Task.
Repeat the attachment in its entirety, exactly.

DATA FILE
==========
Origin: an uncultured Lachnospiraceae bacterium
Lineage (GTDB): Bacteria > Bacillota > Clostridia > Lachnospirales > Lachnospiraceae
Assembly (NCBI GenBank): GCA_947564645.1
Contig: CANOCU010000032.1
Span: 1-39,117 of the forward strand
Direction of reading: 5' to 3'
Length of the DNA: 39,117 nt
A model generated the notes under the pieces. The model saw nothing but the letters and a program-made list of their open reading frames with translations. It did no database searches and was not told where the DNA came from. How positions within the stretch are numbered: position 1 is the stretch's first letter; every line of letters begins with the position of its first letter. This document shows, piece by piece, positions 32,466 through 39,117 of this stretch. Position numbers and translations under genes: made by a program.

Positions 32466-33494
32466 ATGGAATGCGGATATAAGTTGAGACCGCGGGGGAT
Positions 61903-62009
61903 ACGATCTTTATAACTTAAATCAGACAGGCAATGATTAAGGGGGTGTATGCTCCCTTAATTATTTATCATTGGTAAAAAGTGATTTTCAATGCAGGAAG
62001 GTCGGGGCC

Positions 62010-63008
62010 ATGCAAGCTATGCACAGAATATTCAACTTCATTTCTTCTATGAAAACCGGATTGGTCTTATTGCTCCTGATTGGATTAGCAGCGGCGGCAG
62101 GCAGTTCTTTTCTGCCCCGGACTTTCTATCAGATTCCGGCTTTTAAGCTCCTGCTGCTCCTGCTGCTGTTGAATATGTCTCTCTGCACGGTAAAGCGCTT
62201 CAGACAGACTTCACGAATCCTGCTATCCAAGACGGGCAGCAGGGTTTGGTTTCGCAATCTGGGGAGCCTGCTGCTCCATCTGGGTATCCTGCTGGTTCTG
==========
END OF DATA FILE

Origin: an uncultured Lachnospiraceae bacterium
Lineage (GTDB): Bacteria > Bacillota > Clostridia > Lachnospirales > Lachnospiraceae
Assembly (NCBI GenBank): GCA_947564645.1
Contig: CANOCU010000032.1
Span: 1-39,117 of the forward strand
Direction of reading: 5' to 3'
Length of the DNA: 39,117 nt
A model generated the notes under the pieces. The model saw nothing but the letters and a program-made list of their open reading frames with translations. It did no database searches and was not told where the DNA came from. How positions within the stretch are numbered: position 1 is the stretch's first letter; every line of letters begins with the position of its first letter. This document shows, piece by piece, positions 32,466 through 39,117 of this stretch. Position numbers and translations under genes: made by a program.

Positions 32466-33494
32466 ATGGAATGCGGATATAAGTTGAGACCGCGGGGGAT
Positions 61903-62009
61903 ACGATCTTTATAACTTAAATCAGACAGGCAATGATTAAGGGGGTGTATGCTCCCTTAATTATTTATCATTGGTAAAAAGTGATTTTCAATGCAGGAAG
62001 GTCGGGGCC

Positions 62010-63008
62010 ATGCAAGCTATGCACAGAATATTCAACTTCATTTCTTCTATGAAAACCGGATTGGTCTTATTGCTCCTGATTGGATTAGCAGCGGCGGCAG
62101 GCAGTTCTTTTCTGCCCCGGACTTTCTATCAGATTCCGGCTTTTAAGCTCCTGCTGCTCCTGCTGCTGTTGAATATGTCTCTCTGCACGGTAAAGCGCTT
62201 CAGACAGACTTCACGAATCCTGCTATCCAAGACGGGCAGCAGGGTTTGGTTTCGCAATCTGGGGAGCCTGCTGCTCCATCTGGGTATCCTGCTGGTTCTG